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10 Great Reasons to Attend Psychology Classes

Reasons Why It's Important to Attend Class Lectures

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Students often skip psychology classes for a variety of reasons. Psychology courses are often taught lecture-style to large groups of people, so students sometimes think they can just skip class and make up for it by reading the textbook. 

Some students do manage to pass a class with this strategy. However, it is certainly not the best way to get the most out of your educational experience.

Tempted to skip your next psychology class lecture? Here are ten great reasons why you should try to attend every class session.

1. Lectures Provide Important Information That Isn't In the Textbook

Psychology Textbooks
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While textbooks are a valuable part of learning, test questions are actually far more likely to come directly from your instructor's lecture materials. If you aren't in class to hear these lectures and take notes, you're going to have a much more difficult time passing class tests. Also, lectures are a great way to gain supplementary knowledge that makes what you learn about different psychological topics much more memorable.

2. It's Important to Actually Learn the Information, Not Just Pass the Class

Psychology Class
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Even if you're not majoring in psychology, having a solid understanding of the human mind and behavior can serve you well in your future profession. Focus on actually learning the information and making it a part of your underlying knowledge base, not simply remembering things long enough to pass your exams.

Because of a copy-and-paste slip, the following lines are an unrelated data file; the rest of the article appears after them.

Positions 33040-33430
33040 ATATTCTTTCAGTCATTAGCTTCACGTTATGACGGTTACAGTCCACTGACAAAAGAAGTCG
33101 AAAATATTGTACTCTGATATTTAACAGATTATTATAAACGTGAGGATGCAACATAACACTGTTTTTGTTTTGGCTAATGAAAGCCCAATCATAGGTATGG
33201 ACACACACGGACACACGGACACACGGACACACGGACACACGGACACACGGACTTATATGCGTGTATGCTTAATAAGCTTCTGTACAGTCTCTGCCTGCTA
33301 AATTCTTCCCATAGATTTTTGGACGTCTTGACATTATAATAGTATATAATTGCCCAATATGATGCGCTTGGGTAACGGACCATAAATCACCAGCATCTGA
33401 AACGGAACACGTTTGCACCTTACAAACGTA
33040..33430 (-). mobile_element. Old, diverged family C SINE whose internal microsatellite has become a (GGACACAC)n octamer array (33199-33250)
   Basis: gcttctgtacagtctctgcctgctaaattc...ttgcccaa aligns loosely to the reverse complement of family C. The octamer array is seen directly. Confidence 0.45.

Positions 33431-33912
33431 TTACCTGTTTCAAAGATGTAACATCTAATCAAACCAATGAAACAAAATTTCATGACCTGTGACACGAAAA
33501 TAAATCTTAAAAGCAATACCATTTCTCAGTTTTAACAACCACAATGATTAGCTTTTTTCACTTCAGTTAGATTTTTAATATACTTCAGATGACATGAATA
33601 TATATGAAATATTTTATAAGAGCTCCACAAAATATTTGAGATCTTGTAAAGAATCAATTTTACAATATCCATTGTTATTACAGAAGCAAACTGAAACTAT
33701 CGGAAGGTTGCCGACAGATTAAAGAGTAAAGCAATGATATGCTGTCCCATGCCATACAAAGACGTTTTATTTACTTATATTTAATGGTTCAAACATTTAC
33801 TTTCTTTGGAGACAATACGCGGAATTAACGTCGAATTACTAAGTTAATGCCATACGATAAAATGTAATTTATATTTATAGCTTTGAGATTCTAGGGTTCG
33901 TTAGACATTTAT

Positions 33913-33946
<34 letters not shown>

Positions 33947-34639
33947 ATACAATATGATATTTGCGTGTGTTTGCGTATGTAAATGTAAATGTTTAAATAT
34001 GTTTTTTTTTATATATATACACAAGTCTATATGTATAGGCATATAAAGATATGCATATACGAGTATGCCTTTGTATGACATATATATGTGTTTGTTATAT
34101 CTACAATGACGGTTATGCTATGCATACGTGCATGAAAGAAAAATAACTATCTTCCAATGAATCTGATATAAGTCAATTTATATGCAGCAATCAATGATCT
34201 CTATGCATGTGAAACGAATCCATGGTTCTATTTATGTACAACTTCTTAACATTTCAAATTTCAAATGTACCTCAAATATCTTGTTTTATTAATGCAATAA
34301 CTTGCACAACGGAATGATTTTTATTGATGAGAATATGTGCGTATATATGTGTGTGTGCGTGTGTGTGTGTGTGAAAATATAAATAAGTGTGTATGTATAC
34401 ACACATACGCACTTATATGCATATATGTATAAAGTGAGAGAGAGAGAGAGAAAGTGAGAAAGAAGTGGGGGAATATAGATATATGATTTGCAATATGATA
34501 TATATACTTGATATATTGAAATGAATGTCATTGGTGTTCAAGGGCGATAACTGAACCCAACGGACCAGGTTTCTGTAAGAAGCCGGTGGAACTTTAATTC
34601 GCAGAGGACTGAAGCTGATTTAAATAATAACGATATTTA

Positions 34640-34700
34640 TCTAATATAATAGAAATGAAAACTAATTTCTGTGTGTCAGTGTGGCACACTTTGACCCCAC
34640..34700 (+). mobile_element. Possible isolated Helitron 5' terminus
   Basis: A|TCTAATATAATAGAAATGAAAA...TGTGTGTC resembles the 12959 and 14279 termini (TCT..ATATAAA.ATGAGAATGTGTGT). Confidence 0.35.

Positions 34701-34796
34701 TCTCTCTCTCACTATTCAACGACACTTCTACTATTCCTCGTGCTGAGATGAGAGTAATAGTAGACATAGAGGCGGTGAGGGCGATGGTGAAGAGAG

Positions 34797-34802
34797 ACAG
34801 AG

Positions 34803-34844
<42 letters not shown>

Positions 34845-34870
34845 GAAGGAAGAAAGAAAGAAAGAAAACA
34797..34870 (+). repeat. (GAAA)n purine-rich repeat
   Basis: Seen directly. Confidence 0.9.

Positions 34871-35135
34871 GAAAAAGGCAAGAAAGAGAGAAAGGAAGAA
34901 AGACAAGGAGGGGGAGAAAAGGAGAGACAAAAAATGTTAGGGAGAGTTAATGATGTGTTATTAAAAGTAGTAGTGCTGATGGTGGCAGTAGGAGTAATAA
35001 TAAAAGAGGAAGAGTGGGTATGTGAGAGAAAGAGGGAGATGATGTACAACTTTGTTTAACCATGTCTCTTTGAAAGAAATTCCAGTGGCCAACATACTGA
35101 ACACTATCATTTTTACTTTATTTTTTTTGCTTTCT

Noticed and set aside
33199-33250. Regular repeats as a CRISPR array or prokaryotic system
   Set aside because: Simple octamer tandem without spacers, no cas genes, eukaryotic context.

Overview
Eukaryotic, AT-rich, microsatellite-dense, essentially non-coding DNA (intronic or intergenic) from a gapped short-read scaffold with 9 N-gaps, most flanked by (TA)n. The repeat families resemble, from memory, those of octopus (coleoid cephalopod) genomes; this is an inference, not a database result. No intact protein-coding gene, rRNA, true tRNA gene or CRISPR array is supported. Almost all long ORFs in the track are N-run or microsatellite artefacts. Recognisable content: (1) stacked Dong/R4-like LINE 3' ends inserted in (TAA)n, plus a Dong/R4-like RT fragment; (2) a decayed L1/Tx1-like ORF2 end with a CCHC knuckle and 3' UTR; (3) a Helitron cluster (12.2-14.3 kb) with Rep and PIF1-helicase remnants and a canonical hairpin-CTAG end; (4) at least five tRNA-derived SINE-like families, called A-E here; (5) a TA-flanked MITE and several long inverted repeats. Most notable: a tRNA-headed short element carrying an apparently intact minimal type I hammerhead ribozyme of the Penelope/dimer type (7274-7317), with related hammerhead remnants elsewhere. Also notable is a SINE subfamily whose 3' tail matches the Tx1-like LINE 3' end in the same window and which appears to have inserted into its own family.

3. Being Present in Class Gives You the Opportunity to Participate in Discussions

Psychology Class
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Class discussions provide another important dimension to psychology lectures. Students are able to ask questions and share ideas, while instructors are able to answer common questions and provide valuable examples to illustrate different psychological concepts. If you aren't present for these discussions, then there will be gaps in your understanding of the topic.

Attending your psychology classes also gives you the chance to participate in these discussions. Many students find that taking an active role in discussions is a great way to learn more effectively and to retain more information.

4. Attending Class Helps You Get to Know Your Fellow Students

Psychology Students
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Even if you're enrolled in a lecture-style class with hundreds of other students, getting to know your college peers can be very beneficial. Finding a study partner or study group can be very helpful, and it's always a good idea to know a few people in class who can answer questions or fill you in on what you missed if you do happen to miss a lecture.

5. Building Relationships With Your Professors Can Pay Off Later

Psychology Professor
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Don't expect your psychology professor to write a recommendation for you later if you barely attended his or her class. Regular class attendance gives your professor the opportunity to get to know you better. When you later ask for a recommendation, your professor will feel that he or she is familiar with your work and temperament well enough to provide one.